Environmental campaign group Greenpeace has put on the spotlight one of the world’s largest producers of cosmetics and personal care products, Procter & Gamble (P&G), urging the global manufacturer to step up its sustainable palm oil commitment as new evidence has linked its products to palm oil plantations involved in forest fires and clearing of peatlands.
Through an online petition launched on Wednesday, it also called on consumers of its products to sign up and inform P&G that a dandruff-free hair does not mean orangutans and tigers should lose their habitats.
P&G must be able to guarantee its customers that its products are forest-friendly, said Bustar Maitar, Greenpeace’s head of the Indonesian forest campaign. “Procter & Gamble should follow the lead of other palm oil using companies like Unilever, Nestlé and L’Oréal, which have already promised to clean up their supply chains.”
Supply chain trail
Greenpeace alleged that P&G has failed to protect its supply chain from being tainted by suppliers linked to the clearing of known orangutan and tiger habitats, despite the company being a member of Roundtable on Sustainable Palm Oil (RSPO).
Progressive palm oil producers from Palm Oil Innovation Group has proved there is a business case for palm oil, so there is no excuse for companies to delay their actions to commit to zero deforestation by 2020
Bustar Maitar, Greenpeace’s head of Indonesian forest campaign
In a 12-month investigation involving extensive research, field documentation and mapping analysis, the environmental group indentified 10 cases of forest clearances at various concessions in Indonesia owned by companies - some of them also RSPO members - linked directly to P&G’s supply chain.
The investigators found an orangutan habitat that had been cleared for palm cultivation by BW Plantation Group, which is connected to P&G as a palm oil supplier. BW Plantation sells its palm oil to a number of traders including Wilmar International and palm oil refiner Musim Mas.
One of BW’s plantations is also implicated in a police investigation following the deaths and burials of orangutans next to the Tanjung Puting National Park, according to the report.
Areeba Hamid, forest campaigner at Greenpeace International said the group has tackled the issue with the US manufacturer over the last eight months and has pressed the company to take urgent action against forest destruction activities that is pushing the Sumatran tigers to the edge of extinction.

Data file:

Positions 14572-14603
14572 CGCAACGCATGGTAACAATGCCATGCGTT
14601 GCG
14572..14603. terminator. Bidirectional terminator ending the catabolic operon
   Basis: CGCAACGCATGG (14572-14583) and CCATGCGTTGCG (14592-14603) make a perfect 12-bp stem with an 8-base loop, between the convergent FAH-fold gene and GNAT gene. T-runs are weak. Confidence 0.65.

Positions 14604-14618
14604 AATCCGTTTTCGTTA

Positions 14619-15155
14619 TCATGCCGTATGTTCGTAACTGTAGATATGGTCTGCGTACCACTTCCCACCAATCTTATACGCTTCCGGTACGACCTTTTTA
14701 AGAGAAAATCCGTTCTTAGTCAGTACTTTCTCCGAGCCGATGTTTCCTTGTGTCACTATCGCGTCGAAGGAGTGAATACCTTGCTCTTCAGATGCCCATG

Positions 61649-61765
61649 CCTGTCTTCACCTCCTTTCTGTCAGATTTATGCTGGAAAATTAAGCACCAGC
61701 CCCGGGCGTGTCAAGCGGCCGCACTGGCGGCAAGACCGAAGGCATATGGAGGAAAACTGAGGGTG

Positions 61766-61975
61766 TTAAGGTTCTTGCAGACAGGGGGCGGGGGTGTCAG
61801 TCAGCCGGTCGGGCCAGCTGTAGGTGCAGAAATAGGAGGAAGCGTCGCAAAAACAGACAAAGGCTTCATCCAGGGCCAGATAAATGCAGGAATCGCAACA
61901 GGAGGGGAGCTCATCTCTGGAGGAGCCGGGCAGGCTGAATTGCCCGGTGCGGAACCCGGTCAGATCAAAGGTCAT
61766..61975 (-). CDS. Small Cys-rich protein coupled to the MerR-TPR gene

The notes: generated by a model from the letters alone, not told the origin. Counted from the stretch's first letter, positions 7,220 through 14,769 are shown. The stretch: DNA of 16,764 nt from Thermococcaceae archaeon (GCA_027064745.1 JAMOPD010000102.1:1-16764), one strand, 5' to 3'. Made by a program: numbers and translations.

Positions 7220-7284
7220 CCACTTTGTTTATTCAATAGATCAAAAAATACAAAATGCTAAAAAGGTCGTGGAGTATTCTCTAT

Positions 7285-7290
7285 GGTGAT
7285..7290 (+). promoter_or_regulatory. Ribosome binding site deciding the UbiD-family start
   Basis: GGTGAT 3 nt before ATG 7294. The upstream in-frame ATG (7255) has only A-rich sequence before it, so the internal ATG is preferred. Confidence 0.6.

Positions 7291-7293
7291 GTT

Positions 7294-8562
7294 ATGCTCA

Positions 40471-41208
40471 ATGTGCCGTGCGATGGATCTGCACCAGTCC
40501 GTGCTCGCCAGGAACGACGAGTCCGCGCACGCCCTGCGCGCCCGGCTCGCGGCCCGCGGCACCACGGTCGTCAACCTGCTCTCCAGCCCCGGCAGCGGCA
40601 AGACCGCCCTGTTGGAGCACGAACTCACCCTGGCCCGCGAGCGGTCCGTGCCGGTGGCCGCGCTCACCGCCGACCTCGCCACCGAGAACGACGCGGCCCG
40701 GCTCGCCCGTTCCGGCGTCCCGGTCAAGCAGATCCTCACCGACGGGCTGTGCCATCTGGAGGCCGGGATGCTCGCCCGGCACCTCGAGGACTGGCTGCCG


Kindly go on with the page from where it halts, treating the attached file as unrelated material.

“It’s time P&G committed 100 per cent to forest protection and stop making its customers part of the Sumatran tiger’s extinction,” Hamid commented.
Greenpeace contended that without strong policies to cut deforestation from their products, companies are exposed to illegal practices in high-risk areas, like in the province of Riau in Sumatra, which has been a hotspot in uncontrolled fires and forest clearances since last year.
The group’s research showed that P&G’s palm oil suppliers, which include palm oil company Kuala Lumpur Kepong Berhad and Masim Mas, ship from Dumai, the main port of Riau province.
Greenpeace urged P&G and other consumer companies like Reckitt Benckiser and Colgate Palmolive to use their positions as leading global corporations to make a genuine contribution to Indonesia’s development. It further stressed that the first step is to immediately commit to ‘sourcing only traceable, responsibly produced palm oil, free from deforestation’.
The United States-based company, which has declared a commitment to the responsible sourcing of its palm oil for the production of its well-known personal care brands including Pampers wipes, Gillette shaving gels, Head & Shoulders shampoo, Ariel detergent and Olay and Safeguard soaps, said on its website it intends by 2015 to only purchase and use palm oil from confirmed responsible palm oil producers.
According to its latest submission to RSPO, P&G used 462,000 tonnes of palm oil and its derivatives in 2012 to 2013, but only less than 10 per cent came from certified sustainable palm oil under the certification scheme.
Bustar further noted that progressive palm oil producers from Palm Oil Innovation Group (POIG) has proved there is a business case for palm oil, so there is no excuse for companies to delay their actions to commit to zero deforestation by 2020, a global campaign which seeks support from various stakeholders including consumers, traders, governments, and financiers to end massive deforestation of tropical forests.
POIG is a group of sustainable palm oil supporters formed in November last year, which consists of international non-government organisations including the World Wildlife Fund and several palm oil producers. It aims to further RSPO’s initiatives by pushing for more innovative models for best practices in the sector.
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